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Hum Reprod. 2018 Jul 1;33(7):1307-1315. doi: 10.1093/humrep/dey087.

Maternal polycystic ovarian syndrome and early offspring development.

Author information

1
Division of Intramural Population Health Research, Eunice Kennedy Shriver National Institute of Child Health and Human Development, National Institutes of Health, 6710B Rockledge Drive, Bethesda, MD, USA.
2
Department of Environmental Health Services, University at Albany, State University of New York, 1 University Place, Rensselaer, NY, USA.

Abstract

STUDY QUESTION:

Is maternal polycystic ovarian syndrome (PCOS) associated with developmental delays in offspring?

SUMMARY ANSWER:

Offspring of mothers with PCOS were at higher risk of failure on the Ages and Stages Questionnaire (ASQ).

WHAT IS KNOWN ALREADY:

There is growing evidence that offspring of mothers with PCOS may be at higher risk for developmental disorders due to potential exposure to hyperandrogenism and insulin resistance. Few studies exist regarding maternal PCOS and early childhood development in the USA.

STUDY DESIGN, SIZE, DURATION:

The Upstate KIDS Study is a population-based prospective cohort study of infants born between 2008 and 2010 in New York State (excluding New York City), originally designed to study-and finding no impact of-infertility treatment exposure on child development. Children were followed up to 36 months of age. In all, 4453 mothers completed one or more developmental screening instruments for 5388 children (35.5% twins) up to 36 months of age.

PARTICIPANTS/MATERIALS, SETTING, METHODS:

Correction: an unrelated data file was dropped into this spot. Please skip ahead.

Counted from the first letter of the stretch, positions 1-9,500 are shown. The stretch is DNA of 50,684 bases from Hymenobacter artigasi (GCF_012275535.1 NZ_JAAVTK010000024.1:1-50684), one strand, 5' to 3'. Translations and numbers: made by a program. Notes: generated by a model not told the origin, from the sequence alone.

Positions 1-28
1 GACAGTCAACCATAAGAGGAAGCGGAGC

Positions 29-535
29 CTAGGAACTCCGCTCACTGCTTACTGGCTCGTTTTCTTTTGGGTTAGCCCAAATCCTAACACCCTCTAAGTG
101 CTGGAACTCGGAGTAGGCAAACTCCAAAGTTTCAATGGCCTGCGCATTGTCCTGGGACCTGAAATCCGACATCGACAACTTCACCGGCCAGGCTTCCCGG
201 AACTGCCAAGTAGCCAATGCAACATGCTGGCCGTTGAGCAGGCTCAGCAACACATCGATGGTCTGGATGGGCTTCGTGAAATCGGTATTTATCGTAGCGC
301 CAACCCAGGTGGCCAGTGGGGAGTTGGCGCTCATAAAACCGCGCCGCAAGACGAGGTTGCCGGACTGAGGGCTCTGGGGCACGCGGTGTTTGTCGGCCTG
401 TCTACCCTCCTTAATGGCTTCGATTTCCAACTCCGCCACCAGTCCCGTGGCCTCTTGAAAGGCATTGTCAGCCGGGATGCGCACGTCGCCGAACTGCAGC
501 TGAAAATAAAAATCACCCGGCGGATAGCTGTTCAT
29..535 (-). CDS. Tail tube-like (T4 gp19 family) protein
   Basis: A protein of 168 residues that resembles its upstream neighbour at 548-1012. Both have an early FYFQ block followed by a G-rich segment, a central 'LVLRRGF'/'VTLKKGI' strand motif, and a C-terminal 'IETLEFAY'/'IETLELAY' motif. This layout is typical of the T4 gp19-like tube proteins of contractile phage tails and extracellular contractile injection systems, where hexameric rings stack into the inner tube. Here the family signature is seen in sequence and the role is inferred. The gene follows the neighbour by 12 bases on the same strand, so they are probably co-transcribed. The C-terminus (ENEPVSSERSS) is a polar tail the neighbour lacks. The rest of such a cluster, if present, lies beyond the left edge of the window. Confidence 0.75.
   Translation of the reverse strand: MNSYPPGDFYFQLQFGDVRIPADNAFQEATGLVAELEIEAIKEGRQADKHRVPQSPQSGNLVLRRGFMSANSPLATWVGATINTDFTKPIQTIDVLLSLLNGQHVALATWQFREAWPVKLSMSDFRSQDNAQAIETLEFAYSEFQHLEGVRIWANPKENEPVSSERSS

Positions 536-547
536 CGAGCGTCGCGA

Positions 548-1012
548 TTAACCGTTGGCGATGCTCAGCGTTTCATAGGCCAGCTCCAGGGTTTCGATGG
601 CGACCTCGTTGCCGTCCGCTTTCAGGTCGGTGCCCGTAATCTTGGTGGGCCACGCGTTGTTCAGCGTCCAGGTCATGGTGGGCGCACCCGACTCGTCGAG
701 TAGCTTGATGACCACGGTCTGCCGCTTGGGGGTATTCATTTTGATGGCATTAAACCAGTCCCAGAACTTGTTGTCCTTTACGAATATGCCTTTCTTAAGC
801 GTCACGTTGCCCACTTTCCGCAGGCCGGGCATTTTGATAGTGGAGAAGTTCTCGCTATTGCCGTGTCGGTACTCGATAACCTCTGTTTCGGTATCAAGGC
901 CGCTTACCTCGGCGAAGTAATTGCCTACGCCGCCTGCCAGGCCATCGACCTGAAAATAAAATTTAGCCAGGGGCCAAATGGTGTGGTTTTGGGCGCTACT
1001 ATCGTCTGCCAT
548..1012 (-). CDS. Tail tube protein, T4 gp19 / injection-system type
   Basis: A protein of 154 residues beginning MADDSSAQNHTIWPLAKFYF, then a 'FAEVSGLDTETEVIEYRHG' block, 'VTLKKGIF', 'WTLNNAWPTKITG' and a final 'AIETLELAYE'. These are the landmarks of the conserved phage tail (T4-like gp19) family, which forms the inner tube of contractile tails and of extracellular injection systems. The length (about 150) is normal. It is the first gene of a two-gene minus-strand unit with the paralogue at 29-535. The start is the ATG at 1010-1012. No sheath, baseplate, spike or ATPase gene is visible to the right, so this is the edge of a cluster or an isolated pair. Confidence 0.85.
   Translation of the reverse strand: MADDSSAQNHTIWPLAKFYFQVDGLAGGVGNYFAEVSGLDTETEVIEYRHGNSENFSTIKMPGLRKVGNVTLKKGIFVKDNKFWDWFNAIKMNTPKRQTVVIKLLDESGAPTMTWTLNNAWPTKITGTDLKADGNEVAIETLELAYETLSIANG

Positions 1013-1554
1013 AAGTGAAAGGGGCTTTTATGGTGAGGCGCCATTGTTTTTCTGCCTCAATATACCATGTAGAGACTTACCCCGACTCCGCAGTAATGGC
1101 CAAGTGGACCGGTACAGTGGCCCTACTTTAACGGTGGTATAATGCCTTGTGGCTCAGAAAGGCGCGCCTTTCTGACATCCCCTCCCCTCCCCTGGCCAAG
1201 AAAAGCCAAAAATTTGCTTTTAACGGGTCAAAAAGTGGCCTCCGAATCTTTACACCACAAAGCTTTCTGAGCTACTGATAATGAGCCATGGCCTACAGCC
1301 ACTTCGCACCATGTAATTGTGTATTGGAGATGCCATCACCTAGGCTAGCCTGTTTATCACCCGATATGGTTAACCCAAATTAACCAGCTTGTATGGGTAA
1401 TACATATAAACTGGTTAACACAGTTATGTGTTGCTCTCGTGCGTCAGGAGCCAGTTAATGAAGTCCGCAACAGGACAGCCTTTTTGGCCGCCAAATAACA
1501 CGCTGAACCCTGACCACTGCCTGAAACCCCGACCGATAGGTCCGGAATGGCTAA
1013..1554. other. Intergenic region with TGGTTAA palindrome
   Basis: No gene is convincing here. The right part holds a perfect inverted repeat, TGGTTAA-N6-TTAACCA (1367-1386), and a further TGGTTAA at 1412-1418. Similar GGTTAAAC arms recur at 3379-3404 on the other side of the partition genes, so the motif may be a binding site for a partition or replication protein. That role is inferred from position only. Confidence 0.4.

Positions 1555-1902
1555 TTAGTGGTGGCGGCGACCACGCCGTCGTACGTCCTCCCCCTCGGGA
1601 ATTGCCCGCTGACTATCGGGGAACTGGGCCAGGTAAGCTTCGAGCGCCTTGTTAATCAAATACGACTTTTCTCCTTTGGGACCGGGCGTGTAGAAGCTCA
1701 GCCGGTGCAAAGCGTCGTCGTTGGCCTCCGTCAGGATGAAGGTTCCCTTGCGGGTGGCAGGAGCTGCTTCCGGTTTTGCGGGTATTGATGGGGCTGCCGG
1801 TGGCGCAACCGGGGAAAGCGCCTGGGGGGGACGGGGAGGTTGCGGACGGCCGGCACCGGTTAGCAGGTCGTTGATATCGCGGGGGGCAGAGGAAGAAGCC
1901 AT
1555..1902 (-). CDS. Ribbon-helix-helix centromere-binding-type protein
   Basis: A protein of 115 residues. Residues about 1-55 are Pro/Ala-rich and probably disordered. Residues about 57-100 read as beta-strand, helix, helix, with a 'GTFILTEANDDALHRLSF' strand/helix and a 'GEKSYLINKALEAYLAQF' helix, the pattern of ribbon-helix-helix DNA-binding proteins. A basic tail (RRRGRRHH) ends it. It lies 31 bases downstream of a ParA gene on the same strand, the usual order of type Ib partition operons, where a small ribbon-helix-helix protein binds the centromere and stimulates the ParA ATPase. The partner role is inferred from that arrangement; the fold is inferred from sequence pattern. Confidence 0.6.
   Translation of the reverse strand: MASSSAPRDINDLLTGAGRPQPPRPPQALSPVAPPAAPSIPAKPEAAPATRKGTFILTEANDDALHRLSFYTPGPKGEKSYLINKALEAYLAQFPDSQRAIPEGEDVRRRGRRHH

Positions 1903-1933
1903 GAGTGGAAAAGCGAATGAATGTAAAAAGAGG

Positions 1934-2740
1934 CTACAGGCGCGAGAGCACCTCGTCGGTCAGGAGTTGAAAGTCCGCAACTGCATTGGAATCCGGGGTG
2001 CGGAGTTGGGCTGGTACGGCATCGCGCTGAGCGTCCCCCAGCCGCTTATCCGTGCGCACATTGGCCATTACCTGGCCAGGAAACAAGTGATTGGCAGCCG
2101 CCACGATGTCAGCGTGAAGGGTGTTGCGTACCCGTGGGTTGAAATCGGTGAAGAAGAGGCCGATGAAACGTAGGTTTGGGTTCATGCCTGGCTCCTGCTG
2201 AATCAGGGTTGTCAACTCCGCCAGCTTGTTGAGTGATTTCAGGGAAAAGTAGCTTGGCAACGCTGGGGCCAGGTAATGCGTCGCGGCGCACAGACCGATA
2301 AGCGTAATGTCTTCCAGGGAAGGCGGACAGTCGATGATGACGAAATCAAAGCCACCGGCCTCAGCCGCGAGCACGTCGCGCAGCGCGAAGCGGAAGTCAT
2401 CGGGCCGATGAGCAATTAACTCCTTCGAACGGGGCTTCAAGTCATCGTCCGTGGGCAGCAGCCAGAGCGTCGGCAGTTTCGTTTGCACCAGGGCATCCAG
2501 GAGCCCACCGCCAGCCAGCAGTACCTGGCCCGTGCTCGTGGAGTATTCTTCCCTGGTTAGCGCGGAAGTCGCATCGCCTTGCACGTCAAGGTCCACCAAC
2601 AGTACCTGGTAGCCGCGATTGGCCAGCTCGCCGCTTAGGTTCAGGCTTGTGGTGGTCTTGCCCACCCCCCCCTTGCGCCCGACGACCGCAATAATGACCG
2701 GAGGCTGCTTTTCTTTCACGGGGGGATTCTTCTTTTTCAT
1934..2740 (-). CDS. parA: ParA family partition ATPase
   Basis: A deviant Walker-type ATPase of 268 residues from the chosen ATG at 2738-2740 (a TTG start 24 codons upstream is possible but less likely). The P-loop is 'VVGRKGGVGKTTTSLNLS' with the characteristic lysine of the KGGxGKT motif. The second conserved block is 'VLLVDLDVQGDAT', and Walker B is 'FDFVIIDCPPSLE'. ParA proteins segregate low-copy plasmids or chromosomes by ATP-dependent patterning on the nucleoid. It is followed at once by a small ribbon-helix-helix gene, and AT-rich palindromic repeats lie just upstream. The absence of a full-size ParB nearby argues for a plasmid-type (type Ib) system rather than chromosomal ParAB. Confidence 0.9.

In our study, 458 mothers (10.3%) reported a healthcare provider's diagnosis of PCOS, as well as the related treatment received, on the baseline study questionnaire. Parents completed the ASQ on their child's development at 4, 8, 12, 18, 24, 30 and 36 months of age to assess fine motor, gross motor, communication, personal-social functioning and problem-solving cognitive domains. We used generalized linear mixed models to estimate odds ratios (OR) between PCOS diagnosis and failures in the ASQ adjusted for maternal age, race, BMI, education, marital status, smoking, alcohol consumption, diabetes, insurance and plurality.

MAIN RESULTS AND THE ROLE OF CHANCE:

Diagnosis of PCOS was associated with increased risk of the offspring failing the fine motor domain (adjusted odds ratio (aOR) = 1.77; 95% CI: 1.09, 2.89), largely driven by higher risk in female singletons (aOR = 2.23; 1.16, 4.29). Twins of mothers with PCOS had higher risk of failing the communication (aOR = 1.94; 1.19, 3.18) and personal-social functioning (aOR = 1.76; 1.12, 2.77) domains compared to twins born to mothers without PCOS. Compared to offspring of women without PCOS, offspring of women who reported receiving no treatment for their PCOS had a stronger association with failing the ASQ (aOR = 1.68; 0.95, 2.75) than the association among offspring of women who reported PCOS treatment (aOR = 1.16; 0.79, 1.73).

LIMITATIONS, REASONS FOR CAUTION:

Further study is needed to confirm the role of maternal PCOS in early offspring development with provider-validated diagnosis of PCOS.

WIDER IMPLICATIONS OF THE FINDINGS:

If confirmed, these findings suggest that offspring of women with PCOS may be at increased risk for developmental delay.

STUDY FUNDING/COMPETING INTEREST(S):

Supported by the Intramural Research Program of the Eunice Kennedy Shriver National Institute of Child Health and Human Development (NICHD; contracts HHSN275201200005C, #HHSN267200700019C). Authors have no competing interests to declare.

TRIAL REGISTRATION NUMBER:

Not applicable.

PMID:
29668891
PMCID:
PMC6251548
[Available on 2019-07-01]
DOI:
10.1093/humrep/dey087
[Indexed for MEDLINE]

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